gigaku 伎楽
KEY WORD : art history / general terms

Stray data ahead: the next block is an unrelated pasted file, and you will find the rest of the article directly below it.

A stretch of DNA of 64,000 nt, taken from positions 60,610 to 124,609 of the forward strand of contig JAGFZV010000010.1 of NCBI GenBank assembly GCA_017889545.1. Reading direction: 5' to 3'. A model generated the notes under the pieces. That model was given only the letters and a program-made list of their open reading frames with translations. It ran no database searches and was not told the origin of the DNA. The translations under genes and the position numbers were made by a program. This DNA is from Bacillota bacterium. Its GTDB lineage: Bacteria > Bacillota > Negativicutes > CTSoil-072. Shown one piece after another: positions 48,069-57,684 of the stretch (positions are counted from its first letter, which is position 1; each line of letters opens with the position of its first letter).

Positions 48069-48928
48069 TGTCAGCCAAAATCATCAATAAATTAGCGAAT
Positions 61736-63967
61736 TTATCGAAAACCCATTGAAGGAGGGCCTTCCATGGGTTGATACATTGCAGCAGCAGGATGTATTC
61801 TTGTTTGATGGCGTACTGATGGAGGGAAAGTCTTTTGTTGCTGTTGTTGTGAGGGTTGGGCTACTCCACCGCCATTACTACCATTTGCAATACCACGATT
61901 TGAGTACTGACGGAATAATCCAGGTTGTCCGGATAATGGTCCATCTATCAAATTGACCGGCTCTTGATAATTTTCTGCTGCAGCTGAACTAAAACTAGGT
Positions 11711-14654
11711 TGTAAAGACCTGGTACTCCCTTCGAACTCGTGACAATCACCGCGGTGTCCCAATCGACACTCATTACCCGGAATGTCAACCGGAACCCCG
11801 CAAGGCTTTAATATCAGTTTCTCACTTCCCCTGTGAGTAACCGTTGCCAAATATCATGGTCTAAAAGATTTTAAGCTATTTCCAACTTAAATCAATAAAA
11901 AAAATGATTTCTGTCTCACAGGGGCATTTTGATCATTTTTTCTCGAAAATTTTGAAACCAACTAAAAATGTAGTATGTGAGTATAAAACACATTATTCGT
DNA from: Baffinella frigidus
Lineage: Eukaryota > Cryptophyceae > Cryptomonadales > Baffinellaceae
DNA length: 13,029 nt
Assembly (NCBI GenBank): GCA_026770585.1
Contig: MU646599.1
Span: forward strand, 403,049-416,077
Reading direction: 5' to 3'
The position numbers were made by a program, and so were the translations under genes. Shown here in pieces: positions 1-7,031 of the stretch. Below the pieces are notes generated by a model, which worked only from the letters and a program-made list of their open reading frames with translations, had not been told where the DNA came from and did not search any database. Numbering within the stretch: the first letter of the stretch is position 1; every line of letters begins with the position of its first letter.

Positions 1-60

Also kuregaku 呉楽. Now-lost ancient masked theatrical performances given at temples from the 7c to 9c. According to the NIHONSHOKI 日本書紀 (Chronicles of Japan, 720), the art of gigaku was brought to Japan by the Korean dancer Mimashi 味摩之 in 612 after a trip to the South Chinese country of Wo (Jp: Go 呉 or Kure) and then became an important ceremony performed at Buddhist temples throughout Japan. Possibly the first performance was commanded by Prince Shoutoku 聖徳 ( 574-622; see *Shoutoku Taishizou 聖徳太子像) at Houryuuji 法隆寺. Since gigaku had died out by Kamakura period, exact details can only be surmised today through literary records and extant gigaku masks *gigakumen 伎楽面. Gigaku seems to have consisted of masked actors parading around the temple grounds followed by a set repertory of short dances or pantomimes, some religious, others humorous, accompanied by music provided by flute, gong and drums.


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